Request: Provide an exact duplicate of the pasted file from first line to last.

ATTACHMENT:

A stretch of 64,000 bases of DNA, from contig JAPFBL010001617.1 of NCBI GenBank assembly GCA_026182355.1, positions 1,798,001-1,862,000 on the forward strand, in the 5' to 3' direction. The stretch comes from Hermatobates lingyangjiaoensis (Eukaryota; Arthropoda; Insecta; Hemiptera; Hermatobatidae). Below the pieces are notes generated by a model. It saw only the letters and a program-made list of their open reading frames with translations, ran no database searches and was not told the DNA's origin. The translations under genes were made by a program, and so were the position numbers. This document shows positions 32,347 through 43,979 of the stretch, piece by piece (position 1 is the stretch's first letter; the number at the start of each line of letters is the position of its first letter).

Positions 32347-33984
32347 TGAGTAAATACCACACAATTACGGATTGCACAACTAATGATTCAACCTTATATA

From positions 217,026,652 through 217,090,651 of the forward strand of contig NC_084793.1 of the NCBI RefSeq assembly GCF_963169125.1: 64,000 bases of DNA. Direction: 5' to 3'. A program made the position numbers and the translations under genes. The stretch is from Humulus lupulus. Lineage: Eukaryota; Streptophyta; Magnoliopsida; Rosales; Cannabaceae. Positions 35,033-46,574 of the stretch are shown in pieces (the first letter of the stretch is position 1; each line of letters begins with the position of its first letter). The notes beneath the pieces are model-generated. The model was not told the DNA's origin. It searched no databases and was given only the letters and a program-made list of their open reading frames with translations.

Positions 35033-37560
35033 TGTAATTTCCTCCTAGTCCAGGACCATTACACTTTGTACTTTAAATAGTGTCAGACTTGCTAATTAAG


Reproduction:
A stretch of 64,000 bases of DNA, from contig JAPFBL010001617.1 of NCBI GenBank assembly GCA_026182355.1, positions 1,798,001-1,862,000 on the forward strand, in the 5' to 3' direction. The stretch comes from Hermatobates lingyangjiaoensis (Eukaryota; Arthropoda; Insecta; Hemiptera; Hermatobatidae). Below the pieces are notes generated by a model. It saw only the letters and a program-made list of their open reading frames with translations, ran no database searches and was not told the DNA's origin. The translations under genes were made by a program, and so were the position numbers. This document shows positions 32,347 through 43,979 of the stretch, piece by piece (position 1 is the stretch's first letter; the number at the start of each line of letters is the position of its first letter).

Positions 32347-33984
32347 TGAGTAAATACCACACAATTACGGATTGCACAACTAATGATTCAACCTTATATA

From positions 217,026,652 through 217,090,651 of the forward strand of contig NC_084793.1 of the NCBI RefSeq assembly GCF_963169125.1: 64,000 bases of DNA. Direction: 5' to 3'. A program made the position numbers and the translations under genes. The stretch is from Humulus lupulus. Lineage: Eukaryota; Streptophyta; Magnoliopsida; Rosales; Cannabaceae. Positions 35,033-46,574 of the stretch are shown in pieces (the first letter of the stretch is position 1; each line of letters begins with the position of its first letter). The notes beneath the pieces are model-generated. The model was not told the DNA's origin. It searched no databases and was given only the letters and a program-made list of their open reading frames with translations.

Positions 35033-37560
35033 TGTAATTTCCTCCTAGTCCAGGACCATTACACTTTGTACTTTAAATAGTGTCAGACTTGCTAATTAAG